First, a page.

This note was originally published
at 8am on June 09, 2015 for Hedgeye subscribers.
“Great is exactly what it isn’t.”
For some reason Willie Nelson is ringing in my head this morning. I’m on the road again.
And going West is where that quote from Stegner comes from. My Angle of Repose for the next 3 days will be across the sunny State of California, where I’m looking forward to debating Institutional Investors on what is really going on out there.
US and Global #GrowthAccelerating is exactly what isn’t right now. A #LateCycle US Labor report only reiterates that.
Back to the Global Macro Grind…
For we strategist types, Transporting Narratives is fun. Meeting to meeting, that is what we do. So let’s start this morning’s narrative with the Transportation stocks.
In macro strategy there are some leading indicators that even the most creative storyteller can’t convince you that “it’s different this time.” When we went bullish on US #GrowthAccelerating in 2013, the Dow Transports (IYT) index was breaking out to the upside.
Now, after 73 months of a US economic expansion, it’s breaking down:
- Transports (IYT) led losers yesterday, down -2.1% vs. SPY -0.65%
- Transports (IYT) have been leading losers for the last month, -4.9%
- Transports (IYT) are now -8.7% for 2015 YTD
So what say you Mr. Global Growth Is Back man?
For those of us who have been on both the buy and sell side of the game, what we say with our #Timestamped positions speaks louder than our slide decks. On last week’s bounce, we signaled short the Transports (IYT) in Real-Time Alerts.
Here are my Top 3 ways to get out of the way on both US and Global #GrowthSlowing:
- Short Industrials (XLI) which continue to suck wind -2% YTD
- Short Financials (XLF) which failed (again) yesterday and remain in the red -0.4% YTD
- Short Transports (IYT) -8.7% YTD
Did I mention the Transports?
Actually there is a 4th way to express the Fed being more dovish (again) at the June 17th meeting, which is to take weakness in the US Dollar as a correlated tax on a #LateCycle and slowing US consumer (XRT).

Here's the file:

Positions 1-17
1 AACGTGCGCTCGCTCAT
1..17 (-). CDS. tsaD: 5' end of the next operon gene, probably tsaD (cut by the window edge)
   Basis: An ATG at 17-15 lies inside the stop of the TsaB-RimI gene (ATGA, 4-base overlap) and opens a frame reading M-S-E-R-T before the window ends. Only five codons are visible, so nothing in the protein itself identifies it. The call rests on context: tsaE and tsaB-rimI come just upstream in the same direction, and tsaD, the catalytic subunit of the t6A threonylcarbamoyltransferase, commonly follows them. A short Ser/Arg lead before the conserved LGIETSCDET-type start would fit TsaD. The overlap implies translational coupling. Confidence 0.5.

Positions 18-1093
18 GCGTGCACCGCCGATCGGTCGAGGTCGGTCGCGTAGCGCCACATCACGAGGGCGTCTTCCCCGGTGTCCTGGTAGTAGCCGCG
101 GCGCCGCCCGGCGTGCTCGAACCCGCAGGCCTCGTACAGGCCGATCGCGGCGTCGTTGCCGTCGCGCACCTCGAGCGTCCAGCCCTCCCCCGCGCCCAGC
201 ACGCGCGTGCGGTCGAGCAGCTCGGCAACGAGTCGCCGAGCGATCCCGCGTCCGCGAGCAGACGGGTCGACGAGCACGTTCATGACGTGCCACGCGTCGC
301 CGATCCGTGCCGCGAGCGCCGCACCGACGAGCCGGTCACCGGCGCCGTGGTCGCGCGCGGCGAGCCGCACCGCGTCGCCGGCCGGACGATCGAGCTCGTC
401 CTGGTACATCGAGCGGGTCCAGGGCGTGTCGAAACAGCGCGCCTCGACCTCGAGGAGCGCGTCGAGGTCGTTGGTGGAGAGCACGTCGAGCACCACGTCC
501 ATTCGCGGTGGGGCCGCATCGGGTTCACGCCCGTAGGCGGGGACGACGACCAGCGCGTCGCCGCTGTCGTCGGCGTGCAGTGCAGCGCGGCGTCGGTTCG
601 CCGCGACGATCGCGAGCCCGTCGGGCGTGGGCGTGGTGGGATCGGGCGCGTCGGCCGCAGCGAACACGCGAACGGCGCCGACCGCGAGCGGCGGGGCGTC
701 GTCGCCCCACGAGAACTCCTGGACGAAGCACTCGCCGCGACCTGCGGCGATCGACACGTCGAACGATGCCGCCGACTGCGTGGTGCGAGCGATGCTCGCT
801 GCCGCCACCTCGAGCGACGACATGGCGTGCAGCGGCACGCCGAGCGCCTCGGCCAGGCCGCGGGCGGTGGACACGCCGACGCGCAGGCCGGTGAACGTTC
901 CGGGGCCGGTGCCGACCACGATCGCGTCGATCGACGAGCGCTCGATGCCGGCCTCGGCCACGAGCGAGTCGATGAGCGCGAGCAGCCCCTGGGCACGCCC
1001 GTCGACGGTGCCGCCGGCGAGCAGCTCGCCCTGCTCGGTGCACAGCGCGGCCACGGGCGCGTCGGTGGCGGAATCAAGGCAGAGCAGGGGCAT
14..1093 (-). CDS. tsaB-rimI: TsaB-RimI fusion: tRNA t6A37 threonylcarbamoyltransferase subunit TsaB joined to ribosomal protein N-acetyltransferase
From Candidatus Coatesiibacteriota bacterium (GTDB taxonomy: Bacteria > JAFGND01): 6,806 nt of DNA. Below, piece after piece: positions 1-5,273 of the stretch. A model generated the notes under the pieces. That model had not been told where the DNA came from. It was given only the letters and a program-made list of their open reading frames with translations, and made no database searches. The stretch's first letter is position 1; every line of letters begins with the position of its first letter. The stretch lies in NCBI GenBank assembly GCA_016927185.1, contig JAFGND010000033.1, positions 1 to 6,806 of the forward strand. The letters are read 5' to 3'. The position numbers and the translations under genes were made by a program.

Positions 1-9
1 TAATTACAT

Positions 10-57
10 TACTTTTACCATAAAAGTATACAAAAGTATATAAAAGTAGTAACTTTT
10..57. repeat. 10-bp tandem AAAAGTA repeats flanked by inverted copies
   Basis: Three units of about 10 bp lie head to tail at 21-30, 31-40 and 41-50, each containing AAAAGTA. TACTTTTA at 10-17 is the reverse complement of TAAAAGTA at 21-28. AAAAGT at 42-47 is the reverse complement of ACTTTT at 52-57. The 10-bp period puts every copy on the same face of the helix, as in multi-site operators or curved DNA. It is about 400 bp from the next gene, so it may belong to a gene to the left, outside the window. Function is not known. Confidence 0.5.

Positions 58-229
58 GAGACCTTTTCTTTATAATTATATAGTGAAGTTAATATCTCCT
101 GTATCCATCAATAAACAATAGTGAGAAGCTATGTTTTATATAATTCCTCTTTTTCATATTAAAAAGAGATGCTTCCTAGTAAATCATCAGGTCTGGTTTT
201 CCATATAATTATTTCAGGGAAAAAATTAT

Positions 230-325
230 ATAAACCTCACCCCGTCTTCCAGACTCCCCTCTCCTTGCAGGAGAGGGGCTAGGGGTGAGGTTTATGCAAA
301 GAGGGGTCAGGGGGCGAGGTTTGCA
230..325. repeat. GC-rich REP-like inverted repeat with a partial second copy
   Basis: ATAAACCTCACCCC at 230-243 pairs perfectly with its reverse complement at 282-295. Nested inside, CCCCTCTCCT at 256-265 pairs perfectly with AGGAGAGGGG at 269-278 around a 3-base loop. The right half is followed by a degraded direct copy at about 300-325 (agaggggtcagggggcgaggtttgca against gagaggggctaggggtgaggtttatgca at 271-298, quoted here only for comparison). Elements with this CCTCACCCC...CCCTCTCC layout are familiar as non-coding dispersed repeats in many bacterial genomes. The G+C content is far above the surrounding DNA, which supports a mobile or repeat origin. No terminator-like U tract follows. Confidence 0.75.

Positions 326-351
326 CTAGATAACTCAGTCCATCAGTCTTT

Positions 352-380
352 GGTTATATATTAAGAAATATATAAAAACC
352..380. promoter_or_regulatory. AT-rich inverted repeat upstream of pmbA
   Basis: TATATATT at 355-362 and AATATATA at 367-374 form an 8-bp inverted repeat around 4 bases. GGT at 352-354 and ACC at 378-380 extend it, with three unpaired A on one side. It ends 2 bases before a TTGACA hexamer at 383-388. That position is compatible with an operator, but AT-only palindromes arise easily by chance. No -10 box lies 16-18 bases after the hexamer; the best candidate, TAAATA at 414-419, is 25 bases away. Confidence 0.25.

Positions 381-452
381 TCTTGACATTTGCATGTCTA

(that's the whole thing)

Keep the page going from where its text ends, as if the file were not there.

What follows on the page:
Don’t forget that the US Retail Sales Growth cycle peaked in Q4 of 2014 at +4.5-4.7% year-over-year growth and has since slowed in its most recent reading (April) to +0.9% due to the sunny East coast weather. Did it rain enough in May?
Nah, let’s not talk about that data point or a 46.2 Chicago PMI reading for the month of May, when we can actually go back to a Durable Goods reading of -2.3% year-over-year in April and hope that the Fed didn’t see that one either.
Instead, let’s look away from the US data and see what Global Equities have been signaling for the last month:
- Russia -12%
- Portugal -9%
- Greece -8%
- Brazil -7%
- Turkey -7%
- Germany -7%
- Indonesia -6%
- Taiwan -5%
To be fair, I guess the Dow Transports are “outperforming” Taiwanese Stocks by 30 basis points in the last month. That must be the all-systems go on global growth signal, eh?
Oh, then there’s the narrative that “bond yields are rising because growth and inflation are back.”
On that data front this morning:
- Swiss consumer prices (CPI) deflated -1.2% year-over-year in May
- Chinese producer prices (PPI) deflated -4.6% year-over-year in May
- Chinese CPI slowed from +1.5% y/y in April to +1.2% in May
There’s definitely a narrative out there (perpetuated by Mario Draghi which I think was a huge mistake) that both the European and US economies are accelerating. We hear it in investor meetings every day (I think our competition is on the road too).
Unfortunately for the bullish growth narrative, both the economic data and market moves discounting future growth expectations are reminding you that #accelerating is exactly what it isn’t.
Our immediate-term Global Macro Risk Ranges are now:
UST 10yr Yield 2.03-2.41%
Oil (WTI) 56.99-61.50
Best of luck out there today,
Keith R. McCullough
Chief Executive Officer